(New York, July 12, 2006) – Syrian authorities have amplified their crackdown against civil society activists, arbitrarily restricting several of them from leaving the country, Human Rights Watch said today.
“These travel bans are a crude attempt to prevent Syrian civil society activists from interacting with the outside world,” said Joe Stork, deputy director of the Middle East and North Africa division at Human Rights Watch. “Shy of putting these activists in jail, the Syrian government is instead putting them under a type of national house arrest.”
Ziadeh was traveling from Damascus to Amman on June 26 when Syrian security forces at the border prevented him from leaving the country. They did not explain the reason for the travel ban but indicated that the General Intelligence Agency (al-Mukhabarat al-`Ama) had issued the order and that Ziadeh had to report to them. He was on his way to participate in an international conference on human rights and criminal justice organized by the Amman Centre for Human Rights Studies.
Following the ban imposed on Ziadeh, three other civil society activists learned that the government also had issued orders banning them from traveling. Suheir Atassi was scheduled to leave Syria on July 2 for a 10-day visit to France after receiving a scholarship from the French government for her activities as a youth leader. The immigration authorities informed her that the Palestine Branch of Military Intelligence had issued the order restricting her travel. The Palestine Branch houses a prison that the government uses to jail a number of political activists.
The government had released Walid al-Bunni from jail in January 2006 after he served five years for his involvement in the “Damascus Spring” movement in 2001. The Damascus Spring was a period of intense political and social debate in Syria, which started after the death of President Hafez al-Asad in June 2000 and continued until the government suppressed these activities in the fall of 2001. For the first time since 1989, al-Bunni was able to obtain a passport, and was hoping to travel to Saudi Arabia to visit relatives and to Greece to attend a conference. He learned that it was the General Intelligence Agency (al-Mukhabarat al-`Ama) that had issued the order banning him from travel.
Immigration authorities informed Samar Labwani at the Lebanese border that the General Intelligence Agency (al-Mukhabarat al-`Ama) had issued orders banning her from traveling. They did not inform her of the reasons for the ban. Syrian security agents have detained her husband, the activist Dr. Kamal al-Labwani, since November 8, 2005. Dr. Labwani has been charged, amongst other things, with contacting a foreign state with the intent of initiating aggression against Syria. His trial resumes on July 16.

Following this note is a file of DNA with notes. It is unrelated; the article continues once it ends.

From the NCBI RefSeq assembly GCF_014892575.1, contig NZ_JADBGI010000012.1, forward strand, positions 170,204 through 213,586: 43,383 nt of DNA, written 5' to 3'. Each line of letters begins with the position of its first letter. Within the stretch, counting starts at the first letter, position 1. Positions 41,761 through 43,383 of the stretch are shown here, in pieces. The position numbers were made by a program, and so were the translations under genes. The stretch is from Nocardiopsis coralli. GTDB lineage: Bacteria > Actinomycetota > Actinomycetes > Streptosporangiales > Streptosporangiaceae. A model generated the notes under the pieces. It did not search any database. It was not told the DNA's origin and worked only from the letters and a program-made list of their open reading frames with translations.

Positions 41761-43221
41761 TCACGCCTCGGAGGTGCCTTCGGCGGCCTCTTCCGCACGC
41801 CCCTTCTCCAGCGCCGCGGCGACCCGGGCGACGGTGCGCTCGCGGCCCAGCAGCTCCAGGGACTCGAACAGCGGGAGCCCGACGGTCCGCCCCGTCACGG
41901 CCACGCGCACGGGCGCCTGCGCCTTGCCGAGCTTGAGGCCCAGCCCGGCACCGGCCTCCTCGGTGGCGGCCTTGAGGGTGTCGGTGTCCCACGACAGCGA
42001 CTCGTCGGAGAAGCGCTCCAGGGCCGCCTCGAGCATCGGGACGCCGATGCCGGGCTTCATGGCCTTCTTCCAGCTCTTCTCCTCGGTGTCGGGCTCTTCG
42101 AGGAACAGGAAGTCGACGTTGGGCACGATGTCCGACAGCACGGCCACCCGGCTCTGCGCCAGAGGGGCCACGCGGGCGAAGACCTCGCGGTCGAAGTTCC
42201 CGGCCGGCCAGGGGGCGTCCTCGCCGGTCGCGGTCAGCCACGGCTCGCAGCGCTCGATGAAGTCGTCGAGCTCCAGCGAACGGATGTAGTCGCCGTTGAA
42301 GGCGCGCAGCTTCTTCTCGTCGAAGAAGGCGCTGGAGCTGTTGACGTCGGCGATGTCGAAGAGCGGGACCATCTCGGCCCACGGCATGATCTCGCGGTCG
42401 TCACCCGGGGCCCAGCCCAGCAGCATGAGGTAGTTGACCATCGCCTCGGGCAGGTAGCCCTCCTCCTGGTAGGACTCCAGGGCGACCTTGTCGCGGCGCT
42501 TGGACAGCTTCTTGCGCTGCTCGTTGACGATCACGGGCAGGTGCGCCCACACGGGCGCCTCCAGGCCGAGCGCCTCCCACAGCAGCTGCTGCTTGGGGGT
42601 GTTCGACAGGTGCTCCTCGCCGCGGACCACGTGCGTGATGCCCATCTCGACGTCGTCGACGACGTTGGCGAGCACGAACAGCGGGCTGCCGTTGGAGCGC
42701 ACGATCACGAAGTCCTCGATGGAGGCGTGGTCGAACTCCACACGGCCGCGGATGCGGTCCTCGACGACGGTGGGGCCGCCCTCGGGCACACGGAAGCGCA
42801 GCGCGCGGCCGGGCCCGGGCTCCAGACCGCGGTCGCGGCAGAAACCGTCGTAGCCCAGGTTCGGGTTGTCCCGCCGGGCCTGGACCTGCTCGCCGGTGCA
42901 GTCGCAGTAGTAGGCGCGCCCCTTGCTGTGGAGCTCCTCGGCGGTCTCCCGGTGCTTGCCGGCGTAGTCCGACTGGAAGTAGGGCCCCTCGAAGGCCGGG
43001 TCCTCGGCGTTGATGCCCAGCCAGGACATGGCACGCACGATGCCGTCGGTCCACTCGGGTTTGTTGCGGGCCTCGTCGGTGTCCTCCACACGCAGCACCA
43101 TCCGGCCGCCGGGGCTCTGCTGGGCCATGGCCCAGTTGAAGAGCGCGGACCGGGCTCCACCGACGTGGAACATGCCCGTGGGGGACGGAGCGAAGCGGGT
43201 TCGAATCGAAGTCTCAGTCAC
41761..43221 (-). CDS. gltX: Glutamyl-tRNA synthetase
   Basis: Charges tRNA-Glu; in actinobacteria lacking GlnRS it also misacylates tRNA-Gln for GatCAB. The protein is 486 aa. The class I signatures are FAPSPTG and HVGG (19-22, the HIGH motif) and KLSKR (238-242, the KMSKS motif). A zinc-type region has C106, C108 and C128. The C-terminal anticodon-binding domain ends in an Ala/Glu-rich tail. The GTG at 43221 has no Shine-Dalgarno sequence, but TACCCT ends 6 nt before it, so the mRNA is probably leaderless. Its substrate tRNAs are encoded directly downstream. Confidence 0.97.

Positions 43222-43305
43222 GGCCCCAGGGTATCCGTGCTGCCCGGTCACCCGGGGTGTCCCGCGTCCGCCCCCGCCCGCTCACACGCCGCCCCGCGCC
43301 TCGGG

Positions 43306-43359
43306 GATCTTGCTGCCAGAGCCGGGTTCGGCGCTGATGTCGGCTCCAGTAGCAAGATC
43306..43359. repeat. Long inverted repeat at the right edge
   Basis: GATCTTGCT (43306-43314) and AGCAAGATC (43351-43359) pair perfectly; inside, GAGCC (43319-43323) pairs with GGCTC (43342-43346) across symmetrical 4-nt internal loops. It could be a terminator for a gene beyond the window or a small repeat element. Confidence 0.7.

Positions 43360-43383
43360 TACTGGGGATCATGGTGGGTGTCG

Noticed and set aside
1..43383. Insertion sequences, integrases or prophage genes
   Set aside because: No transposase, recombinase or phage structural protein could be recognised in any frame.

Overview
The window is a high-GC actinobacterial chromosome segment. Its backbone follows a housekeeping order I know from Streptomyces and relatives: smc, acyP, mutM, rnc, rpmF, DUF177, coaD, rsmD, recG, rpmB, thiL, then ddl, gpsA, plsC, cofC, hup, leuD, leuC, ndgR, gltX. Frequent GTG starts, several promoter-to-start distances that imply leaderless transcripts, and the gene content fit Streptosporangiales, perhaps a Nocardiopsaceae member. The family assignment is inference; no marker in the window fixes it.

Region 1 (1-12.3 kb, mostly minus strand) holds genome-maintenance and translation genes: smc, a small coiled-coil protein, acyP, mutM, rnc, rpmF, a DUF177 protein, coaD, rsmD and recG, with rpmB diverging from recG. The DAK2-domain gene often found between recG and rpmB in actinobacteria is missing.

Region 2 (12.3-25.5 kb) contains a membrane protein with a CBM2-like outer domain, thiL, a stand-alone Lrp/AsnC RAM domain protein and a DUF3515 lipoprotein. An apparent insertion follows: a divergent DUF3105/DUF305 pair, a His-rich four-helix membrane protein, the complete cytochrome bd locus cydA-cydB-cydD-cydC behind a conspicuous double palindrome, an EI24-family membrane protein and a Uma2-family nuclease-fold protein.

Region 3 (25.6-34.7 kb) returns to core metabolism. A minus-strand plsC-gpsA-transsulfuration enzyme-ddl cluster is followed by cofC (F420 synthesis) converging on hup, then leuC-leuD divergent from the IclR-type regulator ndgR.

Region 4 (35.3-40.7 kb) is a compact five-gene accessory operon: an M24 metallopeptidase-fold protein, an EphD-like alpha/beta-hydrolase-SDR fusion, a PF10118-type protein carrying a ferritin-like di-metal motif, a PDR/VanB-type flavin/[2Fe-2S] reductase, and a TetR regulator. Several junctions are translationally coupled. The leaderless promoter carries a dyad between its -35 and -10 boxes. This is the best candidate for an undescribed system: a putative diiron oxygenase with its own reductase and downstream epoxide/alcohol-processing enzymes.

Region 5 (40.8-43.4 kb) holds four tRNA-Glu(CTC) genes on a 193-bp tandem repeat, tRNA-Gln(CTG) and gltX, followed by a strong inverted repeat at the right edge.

Under international law, everyone is free to leave his or her country. The International Covenant on Civil and Political Rights, to which Syria is a state party, bars states from restricting someone’s right to leave the country, except when the given restrictions are prescribed by law and are “necessary to protect national security, public order, public health or morals or the rights and freedoms of others,” and are consistent with the other rights recognized in that treaty. Syrian security agents have issued travel bans in Syria without any explanation and without any judicial basis.
“Once again, the Syrian government is doing everything it can to make life miserable for activists who dare to speak of reform,” said Stork.
Human Rights Watch called on the Syrian government to lift the travel bans immediately and urged the international community and in particular the European Union, which maintains strong trading relations with Syria, to mobilize behind Syria’s civil society activists so that they can fully enjoy their civil and political rights.
Syrian authorities routinely use travel bans as punishment for activists and dissidents. Such restrictions constitute a violation of the activists’ right to freedom of movement and an undue interference with their rights to freedom of expression and association.
The U.N. Secretary General’s Special Representative on Human Rights Defenders, Hina Jilani, expressed concern in her March 2006 report about the lack of freedom of assembly and freedom of movement for defenders in Syria, in particular with respect to their participation in seminars and workshops on human rights issues abroad.
Some of the many activists who continue to be subject to a travel ban include:
- Riad Seif, a former reformist member of Parliament and “Damascus Spring” activist, who was released from jail in January 2006 after serving five years for his activities in the “Damascus Spring” movement. Following his release, officials denied him a passport.
- Fawaz Tello, another “Damascus Spring” detainee whom authorities released in January 2006 after he served five years in jail. Following his release from jail, they allowed him to obtain a passport, but subsequently banned him from traveling.
- Lu'ay Hussain, a writer who was not allowed in June 2006 to cross into Lebanon, where he was scheduled to appear on a talk show on al-Hurra TV.
- Razan Zeitouneh, a human rights lawyer and coordinator of the Syrian Human Rights Information Link, who has been banned from leaving Syria since 2002.
- Haitham al-Maleh, a human rights defender who has been banned from leaving Syria since 2003.
- Hazim Nahar, a political activist involved in the Damascus Centre for Human Rights Studies, who continues to be banned from travel.
- Faris Murad, an activist who spent 29 years in prison because he belongs to the Arab Communist Organization. Following his release in 2004, he continues to be banned from traveling
- Yasin al-Haj Salih, a doctor, journalist, human rights defender and former prisoner, who was denied a passport in 2005.